As demand for wind grows, so does Duluth-based Allete Clean Energy
Allete Clean Energy is growing.
Standing in front of a TV in the lobby of the company's Downtown Duluth headquarters, Allete Clean Energy President Allan S. Rudeck Jr. pointed on a map to the six operational wind farms acquired since 2011. With turbines already spinning in Minnesota, Iowa, Oregon and Pennsylvania, projects in North Dakota and Montana will be added to that map as they come online in 2019.
The company, founded by its parent company Allete in 2011, has expanded so dramatically, in part, because of a rising demand for emission-free, renewable energy.
"The customer wants clean energy," Rudeck said
It helps that the cost of wind energy continues to fall too. According to the Department of Energy's 2017 Wind Market Reports, wind turbines are becoming larger and more powerful while technology costs continue to decrease. A report in November by investment firm Lazard said energy from wind farms is cheaper than energy from traditional coal plants.
"I almost think it's pierced that floor where it's now the most attractive and least-cost energy depending on regions," Allete Clean Energy's Director of Business Development Wells McGiffert said, adding that solar is more economical in sunny areas of the U.S. like the Southwest.
With those factors working in its favor, the company has grown from four to 82 employees in under eight years, and can currently provide 540 megawatts of wind generation to its customers but expects that to jump to 720 megawatts when its next two wind farms are operational later this year.
"How we've done this is through acquisitions," Allete Clean Energy CFO Laura L. Schauer said.
The company's business model combines buying, then refurbishing, existing wind farms while selling power to other companies; building and operating new wind farms, selling the power to other companies; and building new wind farms that will then, as a whole, be sold to another company.
"We were born out of a utility, understand the utility construct, but to date, our customer base has really been other utilities," McGiffert said.
But Allete Clean Energy doesn't sell its power or completed wind farms to the utility companies owned by its parent company.
Although Allete also owns Superior Water Light and Power and Minnesota Power, Allete Clean Energy sells the power produced by its wind farms to other utilities companies, like Minneapolis-based Xcel Energy, while the wind farms it builds are sometimes then sold to other companies, like Montana-Dakota Utilities.
Selling power to a sister company like Minnesota Power would create creates additional regulatory hurdles, or, as General Counsel and Secretary and Director of Compliance Maggie Thickens said, "there are more steps to it."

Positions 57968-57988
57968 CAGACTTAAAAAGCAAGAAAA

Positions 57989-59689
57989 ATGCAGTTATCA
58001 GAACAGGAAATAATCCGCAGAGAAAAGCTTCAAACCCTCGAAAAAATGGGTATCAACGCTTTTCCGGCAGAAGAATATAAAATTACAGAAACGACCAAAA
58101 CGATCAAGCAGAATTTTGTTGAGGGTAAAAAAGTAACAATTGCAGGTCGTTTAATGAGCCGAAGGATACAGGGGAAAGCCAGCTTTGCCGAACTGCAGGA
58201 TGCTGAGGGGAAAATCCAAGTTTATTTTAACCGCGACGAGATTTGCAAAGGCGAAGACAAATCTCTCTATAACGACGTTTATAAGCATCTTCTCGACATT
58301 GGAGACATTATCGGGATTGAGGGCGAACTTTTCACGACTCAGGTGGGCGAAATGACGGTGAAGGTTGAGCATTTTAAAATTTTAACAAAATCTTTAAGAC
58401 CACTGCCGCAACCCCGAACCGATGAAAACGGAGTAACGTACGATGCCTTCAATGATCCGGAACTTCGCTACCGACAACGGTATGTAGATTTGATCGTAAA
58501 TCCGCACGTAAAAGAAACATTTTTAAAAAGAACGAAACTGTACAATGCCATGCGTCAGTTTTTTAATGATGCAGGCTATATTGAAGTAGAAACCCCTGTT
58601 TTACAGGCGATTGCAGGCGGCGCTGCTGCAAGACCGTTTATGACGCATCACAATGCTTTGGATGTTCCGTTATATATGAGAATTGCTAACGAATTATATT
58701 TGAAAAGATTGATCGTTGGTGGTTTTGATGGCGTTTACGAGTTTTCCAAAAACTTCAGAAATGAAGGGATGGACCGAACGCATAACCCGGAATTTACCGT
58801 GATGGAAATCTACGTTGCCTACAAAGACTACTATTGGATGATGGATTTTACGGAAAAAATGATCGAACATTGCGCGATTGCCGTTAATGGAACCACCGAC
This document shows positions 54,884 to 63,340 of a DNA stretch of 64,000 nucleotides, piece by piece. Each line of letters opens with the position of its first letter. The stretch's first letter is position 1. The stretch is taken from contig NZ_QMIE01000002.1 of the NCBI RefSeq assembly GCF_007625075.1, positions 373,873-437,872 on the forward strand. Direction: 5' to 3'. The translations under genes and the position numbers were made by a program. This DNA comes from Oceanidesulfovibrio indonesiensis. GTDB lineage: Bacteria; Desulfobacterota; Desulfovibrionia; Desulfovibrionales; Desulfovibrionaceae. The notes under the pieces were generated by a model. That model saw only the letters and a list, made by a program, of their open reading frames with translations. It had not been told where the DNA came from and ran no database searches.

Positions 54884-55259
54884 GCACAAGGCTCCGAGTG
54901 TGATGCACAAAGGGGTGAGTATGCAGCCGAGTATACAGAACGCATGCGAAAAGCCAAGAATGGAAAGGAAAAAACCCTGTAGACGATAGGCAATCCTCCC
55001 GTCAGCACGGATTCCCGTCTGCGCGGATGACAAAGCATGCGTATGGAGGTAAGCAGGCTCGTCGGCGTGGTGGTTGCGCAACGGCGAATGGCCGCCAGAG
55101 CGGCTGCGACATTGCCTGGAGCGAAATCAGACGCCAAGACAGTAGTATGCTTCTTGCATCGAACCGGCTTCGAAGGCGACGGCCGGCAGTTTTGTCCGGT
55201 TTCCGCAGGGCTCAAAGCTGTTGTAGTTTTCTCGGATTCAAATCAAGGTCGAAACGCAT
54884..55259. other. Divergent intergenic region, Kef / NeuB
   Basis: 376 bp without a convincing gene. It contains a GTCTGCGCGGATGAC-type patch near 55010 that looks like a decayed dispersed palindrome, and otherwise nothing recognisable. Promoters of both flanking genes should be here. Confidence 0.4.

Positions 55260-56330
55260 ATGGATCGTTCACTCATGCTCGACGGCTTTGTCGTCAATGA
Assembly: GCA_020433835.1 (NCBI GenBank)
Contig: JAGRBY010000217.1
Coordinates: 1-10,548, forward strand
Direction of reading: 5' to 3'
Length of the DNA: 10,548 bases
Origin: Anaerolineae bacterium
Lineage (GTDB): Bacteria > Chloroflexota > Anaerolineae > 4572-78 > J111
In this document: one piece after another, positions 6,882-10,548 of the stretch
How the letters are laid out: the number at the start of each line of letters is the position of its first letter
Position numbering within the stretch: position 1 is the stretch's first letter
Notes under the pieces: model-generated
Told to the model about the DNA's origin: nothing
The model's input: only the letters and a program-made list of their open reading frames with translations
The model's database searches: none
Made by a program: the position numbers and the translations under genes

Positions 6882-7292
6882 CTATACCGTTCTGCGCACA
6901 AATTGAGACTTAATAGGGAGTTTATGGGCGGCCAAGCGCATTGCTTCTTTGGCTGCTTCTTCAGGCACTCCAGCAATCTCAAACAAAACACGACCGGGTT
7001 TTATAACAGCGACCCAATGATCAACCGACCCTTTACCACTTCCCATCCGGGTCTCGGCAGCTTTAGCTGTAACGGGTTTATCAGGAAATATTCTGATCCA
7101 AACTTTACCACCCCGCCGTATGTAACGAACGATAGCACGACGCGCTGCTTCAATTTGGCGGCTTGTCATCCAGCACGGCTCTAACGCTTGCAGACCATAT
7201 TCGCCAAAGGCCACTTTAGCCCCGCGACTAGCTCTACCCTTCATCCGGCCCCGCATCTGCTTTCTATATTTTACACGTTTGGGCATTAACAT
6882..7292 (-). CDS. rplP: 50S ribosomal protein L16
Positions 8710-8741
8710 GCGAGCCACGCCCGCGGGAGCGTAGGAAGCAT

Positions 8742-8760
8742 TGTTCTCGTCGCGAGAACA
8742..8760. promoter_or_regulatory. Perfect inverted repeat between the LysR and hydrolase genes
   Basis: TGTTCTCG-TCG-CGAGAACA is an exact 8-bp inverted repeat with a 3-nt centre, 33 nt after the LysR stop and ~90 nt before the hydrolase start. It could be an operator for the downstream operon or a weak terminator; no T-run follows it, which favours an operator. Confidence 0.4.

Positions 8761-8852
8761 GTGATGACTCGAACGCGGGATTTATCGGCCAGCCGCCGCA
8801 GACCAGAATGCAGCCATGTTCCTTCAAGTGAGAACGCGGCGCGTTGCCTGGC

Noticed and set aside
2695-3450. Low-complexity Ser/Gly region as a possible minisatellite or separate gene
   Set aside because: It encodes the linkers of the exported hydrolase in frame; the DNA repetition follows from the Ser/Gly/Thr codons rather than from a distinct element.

"We can do business with Minnesota Power, but it's a very different kind of situation and we thought it was best to work across the nation, and that's what we've done," Thickens said.
For now, Allete Clean Energy is a wind-only company, but it's looking into solar, natural gas and energy storage, company officials said.
"I don't know that when we started, we would have expected us to have only wind at this point," Schauer said. "I think we would have expected more, and so we're working to have more in our portfolio."
Nevertheless, the company still tries to keep its existing wind-only portfolio diverse.
A nationwide approach helps ensure that if the wind isn't blowing in Minnesota or Iowa on a particular day, it might be in Oregon or Pennsylvania.
"We're looking for greater diversity of transmission, of customers, of wind — and more broadly, to help create a more durable revenue stream so we can give our dividends to shareholders so they're happy," Rudeck said.
While Allete's regulated utilities — Minnesota Power, Superior Water Light and Power and a stake in American Transmission Company — still make up 80 percent of the company's overall revenue, 46 percent of that is dependent from industrial customers.
If any of those mines, paper plants or refineries shut down, company-wide revenue falls, potentially leaving residential customers with a higher bill so the company can remain profitable.
For stability and continued growth, Allete is using its energy infrastructure and services companies — Allete Clean Energy, U.S. Water and BNI Energy — to provide the other 20 percent of revenue.
According to Rudeck, Allete Clean Energy is in "a double -digit growth phase," helping ensure parent company Allete continues to grow by 5 to 6 percent, even as the utilities' traditional industrial customers remain "fickle."
"We're growing like crazy," Rudeck said.